STATE COLLEGE, Pa. (AP) -- Joe Paterno has enough to worry about this weekend with a trip to the Rose Bowl at stake for No. 7 Penn State.
He's certainly not concentrating yet on what might come after Saturday, whether that be getting his sore hip fixed or his long-term overall future.
Paterno's contract expires after the season, and the coach and school president Graham Spanier have put off talks about the future until after the bowl game, wherever and whenever that may be. They have also said Paterno doesn't need a contract in writing to keep a job he's had for a record 43 years.
"Come to the game and enjoy it. It's a big football game," Paterno said when asked if he had a message for fans who think Saturday's game against No. 17 Michigan State might be his last at Beaver Stadium.
"If we win, a lot of good things can happen to us," said Paterno, who turns 82 next month. "But I don't think they should be coming because they think it's my last game."
There are so many other story lines at play on Saturday.
--First and foremost, a trip to the Rose Bowl is at stake. Penn State (10-1, 6-1 Big Ten) can clinch at least a share of the conference title and secure the Big Ten's automatic BCS bid by beating the Spartans.
It's also the first time in the 48-year history of Beaver Stadium that a championship will be on the line on Penn State's home field.
--A sellout crowd of at least 109,000 is expected to give a raucous greeting to receiver Derrick Williams and 16 fellow seniors playing their home finale.
It's a class that put the Nittany Lions back on the winning track after a decade that started with four losing seasons in five years.
"We take pride in it, but I think it's more the guys that came before us," Williams said in deflecting credit on Penn State's re-emergence on recent stars like QB Michael Robinson and LB Paul Posluszny. "We proved a lot of people wrong."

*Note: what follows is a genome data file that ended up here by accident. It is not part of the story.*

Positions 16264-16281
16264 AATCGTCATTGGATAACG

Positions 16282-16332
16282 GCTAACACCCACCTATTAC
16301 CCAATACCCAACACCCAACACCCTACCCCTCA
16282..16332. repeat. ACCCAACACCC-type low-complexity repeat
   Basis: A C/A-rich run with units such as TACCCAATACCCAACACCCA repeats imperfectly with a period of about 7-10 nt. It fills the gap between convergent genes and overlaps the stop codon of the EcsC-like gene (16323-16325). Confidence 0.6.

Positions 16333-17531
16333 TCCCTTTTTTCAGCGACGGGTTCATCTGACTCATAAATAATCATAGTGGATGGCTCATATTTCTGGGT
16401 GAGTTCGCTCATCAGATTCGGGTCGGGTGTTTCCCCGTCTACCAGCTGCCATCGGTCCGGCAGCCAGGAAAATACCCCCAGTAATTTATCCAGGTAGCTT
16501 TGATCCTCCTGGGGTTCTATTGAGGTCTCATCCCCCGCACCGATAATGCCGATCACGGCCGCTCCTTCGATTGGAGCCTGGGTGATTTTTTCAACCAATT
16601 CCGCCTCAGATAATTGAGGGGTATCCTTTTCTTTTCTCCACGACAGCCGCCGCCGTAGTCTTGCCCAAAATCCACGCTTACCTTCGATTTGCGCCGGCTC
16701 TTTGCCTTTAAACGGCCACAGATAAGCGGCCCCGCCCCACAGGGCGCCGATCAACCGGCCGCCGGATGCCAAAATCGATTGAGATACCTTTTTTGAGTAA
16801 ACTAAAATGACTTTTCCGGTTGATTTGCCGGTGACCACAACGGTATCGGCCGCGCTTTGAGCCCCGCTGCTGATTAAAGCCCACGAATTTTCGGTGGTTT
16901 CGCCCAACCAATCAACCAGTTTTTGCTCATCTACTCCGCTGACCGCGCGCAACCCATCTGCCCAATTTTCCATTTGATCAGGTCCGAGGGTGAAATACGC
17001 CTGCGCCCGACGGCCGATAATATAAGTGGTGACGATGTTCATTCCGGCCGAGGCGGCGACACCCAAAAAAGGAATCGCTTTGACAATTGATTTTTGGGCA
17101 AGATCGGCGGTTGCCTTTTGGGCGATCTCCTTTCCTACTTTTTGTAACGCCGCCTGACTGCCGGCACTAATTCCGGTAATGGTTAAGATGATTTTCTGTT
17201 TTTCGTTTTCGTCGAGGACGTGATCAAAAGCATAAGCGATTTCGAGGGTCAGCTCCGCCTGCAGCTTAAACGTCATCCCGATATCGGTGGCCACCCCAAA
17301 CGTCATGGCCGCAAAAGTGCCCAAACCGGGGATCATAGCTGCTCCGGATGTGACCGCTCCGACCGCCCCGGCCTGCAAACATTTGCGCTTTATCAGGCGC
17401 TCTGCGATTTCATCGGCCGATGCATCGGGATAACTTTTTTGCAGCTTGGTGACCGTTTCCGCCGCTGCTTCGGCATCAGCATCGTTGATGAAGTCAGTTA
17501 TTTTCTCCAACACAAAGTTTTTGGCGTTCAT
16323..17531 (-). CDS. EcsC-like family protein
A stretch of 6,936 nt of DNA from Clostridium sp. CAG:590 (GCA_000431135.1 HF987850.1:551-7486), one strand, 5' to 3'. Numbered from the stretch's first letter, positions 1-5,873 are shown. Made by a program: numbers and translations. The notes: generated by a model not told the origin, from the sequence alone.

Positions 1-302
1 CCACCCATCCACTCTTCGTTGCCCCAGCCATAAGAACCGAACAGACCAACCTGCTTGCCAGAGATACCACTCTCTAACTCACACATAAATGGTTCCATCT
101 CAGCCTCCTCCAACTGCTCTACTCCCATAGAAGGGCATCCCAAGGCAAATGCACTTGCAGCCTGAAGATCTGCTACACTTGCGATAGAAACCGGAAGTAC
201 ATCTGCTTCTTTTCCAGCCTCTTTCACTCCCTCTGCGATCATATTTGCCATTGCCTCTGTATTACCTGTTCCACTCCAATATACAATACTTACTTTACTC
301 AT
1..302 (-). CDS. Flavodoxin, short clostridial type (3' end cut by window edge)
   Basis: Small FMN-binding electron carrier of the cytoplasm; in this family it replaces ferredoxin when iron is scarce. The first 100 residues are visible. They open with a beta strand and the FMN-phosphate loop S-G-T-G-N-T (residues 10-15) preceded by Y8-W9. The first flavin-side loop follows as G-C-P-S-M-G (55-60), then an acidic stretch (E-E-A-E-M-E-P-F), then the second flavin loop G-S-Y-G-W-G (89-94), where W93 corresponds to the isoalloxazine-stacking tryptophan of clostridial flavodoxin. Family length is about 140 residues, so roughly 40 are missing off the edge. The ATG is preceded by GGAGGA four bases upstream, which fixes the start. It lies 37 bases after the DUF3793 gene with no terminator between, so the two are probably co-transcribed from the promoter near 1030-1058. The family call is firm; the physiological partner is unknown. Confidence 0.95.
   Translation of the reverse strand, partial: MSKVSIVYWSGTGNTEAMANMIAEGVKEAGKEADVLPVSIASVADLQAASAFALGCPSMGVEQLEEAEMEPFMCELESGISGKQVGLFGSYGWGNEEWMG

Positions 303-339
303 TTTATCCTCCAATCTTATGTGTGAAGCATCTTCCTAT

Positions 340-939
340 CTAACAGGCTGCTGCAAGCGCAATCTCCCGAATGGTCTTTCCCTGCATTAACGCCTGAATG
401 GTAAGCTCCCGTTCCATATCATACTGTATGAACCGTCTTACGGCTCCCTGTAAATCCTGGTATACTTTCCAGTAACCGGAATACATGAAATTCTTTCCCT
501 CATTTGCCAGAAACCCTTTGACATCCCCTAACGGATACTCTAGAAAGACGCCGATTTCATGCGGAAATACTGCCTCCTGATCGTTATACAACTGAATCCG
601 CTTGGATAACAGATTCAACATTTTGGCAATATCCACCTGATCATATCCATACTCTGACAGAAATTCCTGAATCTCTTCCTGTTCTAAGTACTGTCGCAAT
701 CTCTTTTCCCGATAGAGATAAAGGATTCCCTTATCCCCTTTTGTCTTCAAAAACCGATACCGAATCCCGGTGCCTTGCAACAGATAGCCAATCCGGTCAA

Plus, Penn State is one win away from joining Michigan, Notre Dame, Texas, Nebraska and Ohio State as programs with 800 victories. Michigan is the NCAA leader with 872.
Paterno has guided Penn State to 382 wins, first among major college coaches. His resume includes two national titles, seven undefeated seasons and membership in the College Football Hall of Fame.
So it's little wonder why people want to know what the future holds for the iconic coach beyond this season.
Paterno brushed aside Tuesday yet another question about his long-term plans.
"Let's get off that," he said. "I'm not trying to be cute, or dishonest. I really haven't even thought about it."
Yet other times he answers more subtle questions about the future with forward-looking responses. Two weeks ago he said was eager to get back to recruiting after getting his injury fixed.
Paterno appears headed for hip replacement surgery in the days after the Michigan State game, and on Tuesday he said he's unsure whether he'll be well enough to return to the sideline for a bowl game. Paterno has overseen the team from the press box since the Oct. 4 win at Purdue, and monitored practices from a golf cart.
"I'm certainly going to be involved one way or another, if I have to walk around with a cane for a month," Paterno said.
Asked later if anticipated staying in the press box beyond a bowl game, Paterno answered without hesitation, "Oh no, I want to get back on the field. I expect to be back on the field."